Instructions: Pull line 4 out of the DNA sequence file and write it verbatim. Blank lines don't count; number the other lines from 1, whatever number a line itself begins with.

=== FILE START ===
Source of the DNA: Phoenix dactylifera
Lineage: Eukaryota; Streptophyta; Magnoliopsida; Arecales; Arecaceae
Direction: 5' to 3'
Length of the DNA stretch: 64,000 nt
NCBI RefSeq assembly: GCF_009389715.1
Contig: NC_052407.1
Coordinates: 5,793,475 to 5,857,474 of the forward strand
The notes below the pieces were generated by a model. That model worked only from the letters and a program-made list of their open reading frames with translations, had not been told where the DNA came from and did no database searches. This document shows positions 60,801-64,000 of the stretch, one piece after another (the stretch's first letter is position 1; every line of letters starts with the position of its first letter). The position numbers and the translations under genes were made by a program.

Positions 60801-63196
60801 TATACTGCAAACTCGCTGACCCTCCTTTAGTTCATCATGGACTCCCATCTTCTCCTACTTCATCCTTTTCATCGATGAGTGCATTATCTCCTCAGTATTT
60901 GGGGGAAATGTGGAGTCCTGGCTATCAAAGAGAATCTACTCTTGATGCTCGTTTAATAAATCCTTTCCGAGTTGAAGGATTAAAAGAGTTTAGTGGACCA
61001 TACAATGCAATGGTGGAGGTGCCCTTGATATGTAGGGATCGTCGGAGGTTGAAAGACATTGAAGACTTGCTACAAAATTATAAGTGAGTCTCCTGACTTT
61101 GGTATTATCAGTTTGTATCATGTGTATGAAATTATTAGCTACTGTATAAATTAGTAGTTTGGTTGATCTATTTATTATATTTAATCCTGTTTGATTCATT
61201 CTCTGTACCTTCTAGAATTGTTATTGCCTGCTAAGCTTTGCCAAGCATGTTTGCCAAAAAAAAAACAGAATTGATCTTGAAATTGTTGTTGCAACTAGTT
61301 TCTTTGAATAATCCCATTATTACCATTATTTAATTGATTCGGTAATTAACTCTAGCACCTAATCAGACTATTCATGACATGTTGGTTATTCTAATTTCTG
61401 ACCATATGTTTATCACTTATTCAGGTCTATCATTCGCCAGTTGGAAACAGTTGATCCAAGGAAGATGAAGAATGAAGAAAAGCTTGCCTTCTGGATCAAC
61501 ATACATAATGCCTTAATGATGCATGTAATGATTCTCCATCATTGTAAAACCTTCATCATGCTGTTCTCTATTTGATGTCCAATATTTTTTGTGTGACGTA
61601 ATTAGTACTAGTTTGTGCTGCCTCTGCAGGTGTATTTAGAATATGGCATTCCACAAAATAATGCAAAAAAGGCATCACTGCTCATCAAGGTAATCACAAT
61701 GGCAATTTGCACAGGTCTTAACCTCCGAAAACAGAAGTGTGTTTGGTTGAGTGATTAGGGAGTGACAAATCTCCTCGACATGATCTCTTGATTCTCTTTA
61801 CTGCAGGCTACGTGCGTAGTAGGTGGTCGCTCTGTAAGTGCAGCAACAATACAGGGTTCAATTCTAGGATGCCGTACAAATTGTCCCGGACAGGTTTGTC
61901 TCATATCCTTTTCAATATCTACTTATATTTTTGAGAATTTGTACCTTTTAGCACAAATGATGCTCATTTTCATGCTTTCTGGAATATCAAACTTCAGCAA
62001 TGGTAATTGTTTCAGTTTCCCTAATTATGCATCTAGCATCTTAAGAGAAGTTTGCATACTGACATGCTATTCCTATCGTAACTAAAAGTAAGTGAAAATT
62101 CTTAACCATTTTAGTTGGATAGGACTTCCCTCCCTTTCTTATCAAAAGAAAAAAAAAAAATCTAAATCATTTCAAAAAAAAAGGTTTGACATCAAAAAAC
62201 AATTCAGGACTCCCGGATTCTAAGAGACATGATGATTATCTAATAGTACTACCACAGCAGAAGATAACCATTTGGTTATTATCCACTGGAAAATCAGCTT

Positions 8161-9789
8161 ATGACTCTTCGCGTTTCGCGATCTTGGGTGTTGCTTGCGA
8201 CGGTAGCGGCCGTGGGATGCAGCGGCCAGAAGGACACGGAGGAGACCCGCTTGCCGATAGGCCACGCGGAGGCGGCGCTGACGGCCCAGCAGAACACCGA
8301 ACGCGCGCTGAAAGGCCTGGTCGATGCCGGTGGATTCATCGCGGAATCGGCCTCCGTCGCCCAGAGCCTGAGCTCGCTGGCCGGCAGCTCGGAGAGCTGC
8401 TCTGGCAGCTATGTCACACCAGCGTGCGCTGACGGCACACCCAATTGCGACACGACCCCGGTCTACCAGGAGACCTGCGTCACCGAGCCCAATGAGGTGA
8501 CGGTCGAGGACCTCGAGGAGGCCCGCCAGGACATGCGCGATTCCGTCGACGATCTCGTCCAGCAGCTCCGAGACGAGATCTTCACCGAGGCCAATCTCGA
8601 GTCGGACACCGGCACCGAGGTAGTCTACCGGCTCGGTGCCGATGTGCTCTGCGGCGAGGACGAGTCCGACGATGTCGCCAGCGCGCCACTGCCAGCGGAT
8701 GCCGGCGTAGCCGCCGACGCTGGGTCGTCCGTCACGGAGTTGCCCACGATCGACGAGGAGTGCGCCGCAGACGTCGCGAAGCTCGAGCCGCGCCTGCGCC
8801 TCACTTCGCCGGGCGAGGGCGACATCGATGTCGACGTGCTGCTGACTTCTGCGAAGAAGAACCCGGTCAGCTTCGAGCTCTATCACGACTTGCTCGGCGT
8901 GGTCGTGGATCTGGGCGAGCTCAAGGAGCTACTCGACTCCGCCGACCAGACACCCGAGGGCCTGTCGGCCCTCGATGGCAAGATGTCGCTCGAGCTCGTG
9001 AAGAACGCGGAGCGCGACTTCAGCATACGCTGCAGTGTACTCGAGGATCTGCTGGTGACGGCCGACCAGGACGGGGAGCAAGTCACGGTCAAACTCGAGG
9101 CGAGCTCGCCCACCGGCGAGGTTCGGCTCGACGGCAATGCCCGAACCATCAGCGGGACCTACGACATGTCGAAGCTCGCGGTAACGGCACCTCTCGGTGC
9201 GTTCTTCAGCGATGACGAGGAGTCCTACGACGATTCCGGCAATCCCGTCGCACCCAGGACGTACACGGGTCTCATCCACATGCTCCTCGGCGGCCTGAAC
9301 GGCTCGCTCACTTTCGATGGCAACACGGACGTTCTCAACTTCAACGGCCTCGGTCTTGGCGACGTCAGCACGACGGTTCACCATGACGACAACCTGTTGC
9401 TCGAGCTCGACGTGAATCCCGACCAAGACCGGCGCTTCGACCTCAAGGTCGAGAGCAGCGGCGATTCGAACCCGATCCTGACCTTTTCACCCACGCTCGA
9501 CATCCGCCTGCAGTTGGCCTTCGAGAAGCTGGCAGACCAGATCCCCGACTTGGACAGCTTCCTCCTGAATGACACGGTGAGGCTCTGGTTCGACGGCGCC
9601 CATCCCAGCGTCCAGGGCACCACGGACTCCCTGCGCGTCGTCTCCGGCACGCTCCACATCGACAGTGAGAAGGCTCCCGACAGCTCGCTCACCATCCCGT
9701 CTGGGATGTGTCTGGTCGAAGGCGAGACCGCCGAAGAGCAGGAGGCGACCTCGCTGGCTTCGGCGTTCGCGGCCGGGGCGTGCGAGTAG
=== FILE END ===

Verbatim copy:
Length of the DNA stretch: 64,000 nt